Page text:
There is an age old phrase that many people quote, “You shouldn’t talk about religion or politics.” Why? The obvious answer is of course, that they can cause conflict.
Think about this for a minute. Without aid and hand outs from all corners of the world, where will Samoa be today? What are we to do when aid stops?
The truth is simple enough. We live in an interesting time. There are so many glaring problems screaming to be solved and yet we see so much distraction. They come in all sorts of forms and different shapes.
Another leg of the HSBC Sevens and it appears Samoa is still barely hanging in there with our 13th position on the ladder, – a far cry from the glory days of 2010.
He’s alive. And because of that there is hope. Eternal hope. And hope is one thing the world sorely needs right now amidst all the chaos near and far.
It’s Good Friday today. In this nation, which was recently declared an official Christian state, most of us will pause to remember and reflect on the day our Lord and Saviour Jesus Christ paid the ultimate price for our salvation.
Praise is deserved where it is due. And today we believe the government, the Samoa Shipping Services and everyone else involved in the journey of seafarers who are heading overseas for employment deserve a pat on the back and to be congratulated.
The truth is simple enough. In countries near and far, there are real concerns about food. With climate change the cost of economic struggles, we cannot be sure that food will always be available in abundance.
If you didn’t already have this feeling of déjà vu before you started to read our sidebar front page story, we can pretty much guarantee you will have it by the time you get to the end of it.
It’s a tough, sick paradise we’re living in today, I reckon. On 31 March 2017, a story published on the front page of the Samoa Observer, titled “Mother and baby in custody over debt”, told about what would turn out to be a shocking story, to say the least.
A global conflict that has been bubbling beneath the surface for a while now can no longer be contained. And as you have seen on the front page of the paper you are reading, U.S. President Donald Trump has made his first major move as President in terms of dealing with Syrian President Bashar al-Assad’s continued violation of the law and use of chemical weapons.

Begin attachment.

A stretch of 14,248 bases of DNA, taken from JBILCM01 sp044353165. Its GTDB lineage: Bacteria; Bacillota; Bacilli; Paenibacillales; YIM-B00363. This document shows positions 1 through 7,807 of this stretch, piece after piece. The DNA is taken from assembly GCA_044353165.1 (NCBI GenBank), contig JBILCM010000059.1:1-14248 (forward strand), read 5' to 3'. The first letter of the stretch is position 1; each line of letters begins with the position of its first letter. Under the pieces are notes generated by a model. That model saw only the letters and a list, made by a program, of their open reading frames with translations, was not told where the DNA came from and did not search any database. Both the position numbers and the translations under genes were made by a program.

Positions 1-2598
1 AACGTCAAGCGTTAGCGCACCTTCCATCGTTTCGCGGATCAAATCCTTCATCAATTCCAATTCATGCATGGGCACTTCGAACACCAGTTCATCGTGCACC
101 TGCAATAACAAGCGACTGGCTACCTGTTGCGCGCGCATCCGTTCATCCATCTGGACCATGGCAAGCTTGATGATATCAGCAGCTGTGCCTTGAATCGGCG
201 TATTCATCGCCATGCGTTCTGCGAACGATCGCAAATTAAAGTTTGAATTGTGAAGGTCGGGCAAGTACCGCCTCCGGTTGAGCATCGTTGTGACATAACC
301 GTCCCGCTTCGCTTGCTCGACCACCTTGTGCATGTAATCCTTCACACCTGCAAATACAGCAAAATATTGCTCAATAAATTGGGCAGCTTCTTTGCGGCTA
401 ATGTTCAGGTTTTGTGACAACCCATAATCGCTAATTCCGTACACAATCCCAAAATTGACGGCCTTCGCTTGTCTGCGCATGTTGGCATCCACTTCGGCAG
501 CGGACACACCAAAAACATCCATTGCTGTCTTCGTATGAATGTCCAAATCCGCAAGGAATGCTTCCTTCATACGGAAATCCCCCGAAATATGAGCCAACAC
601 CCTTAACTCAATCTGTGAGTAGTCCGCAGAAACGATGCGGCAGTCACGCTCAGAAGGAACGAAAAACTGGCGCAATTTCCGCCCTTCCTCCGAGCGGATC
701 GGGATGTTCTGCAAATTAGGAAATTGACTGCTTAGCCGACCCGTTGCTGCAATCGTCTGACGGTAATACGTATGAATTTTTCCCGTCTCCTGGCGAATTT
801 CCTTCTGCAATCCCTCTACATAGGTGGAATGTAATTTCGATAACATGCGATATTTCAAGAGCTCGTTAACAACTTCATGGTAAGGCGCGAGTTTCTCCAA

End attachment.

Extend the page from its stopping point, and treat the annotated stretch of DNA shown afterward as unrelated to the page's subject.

It pays to be reminded now and then. We reap what we sow. It’s the way life goes, or as some people prefer, that’s just how the cookie crumbles. And it works in all areas of life.
It’s impossible to ignore it. The idea that a mother is sharing a custody cell with her two-month-old baby over a debt she has not been able to pay is chilling.
Our nation’s threshold to tolerate irresponsible bus – and to an extent taxi - drivers is intriguing. We put up with them everyday on the road and even on occasions where their stupidity costs lives, it seems that it has become the norm for us to accept that this is the reality in Samoa.
Sports has been a hot topic this past week in Samoa. There was our national sports body the Samoa Association of Sports and National Olympic Committee (S.A.S.N.O.C.), holding their A.G.M. as well as the election of office holders for the next four years.
Dear Editor Re: In with the new, out with the old Malo le faiva ma le tautua Sulu. So many opportunities out there to explore and you have so much potential and still young ‘n active.
The Police Commissioner, Fuiavailili Egon Keil has finally returned to work following a long suspension and an appearance in court. Now that he’s resumed his position, Sina Filifilia Sevaaetasi hit the streets of Apia asking the question “Is there a need to have changes in the police force?”
Think a minute…Does a thief steal because he’s a thief? Or, is he a thief because he steals? Studies show that over 80% of criminals who have been in prison and then freed after serving their time are back in prison for the same crime in less than 1 year!
The righteous thing The Ministry of Revenue is not the most popular of government Ministries right now. That’s for sure.
The fire burnt low in the hearth but the servant women made no move to add fuel to it.
© Samoa Observer 2016
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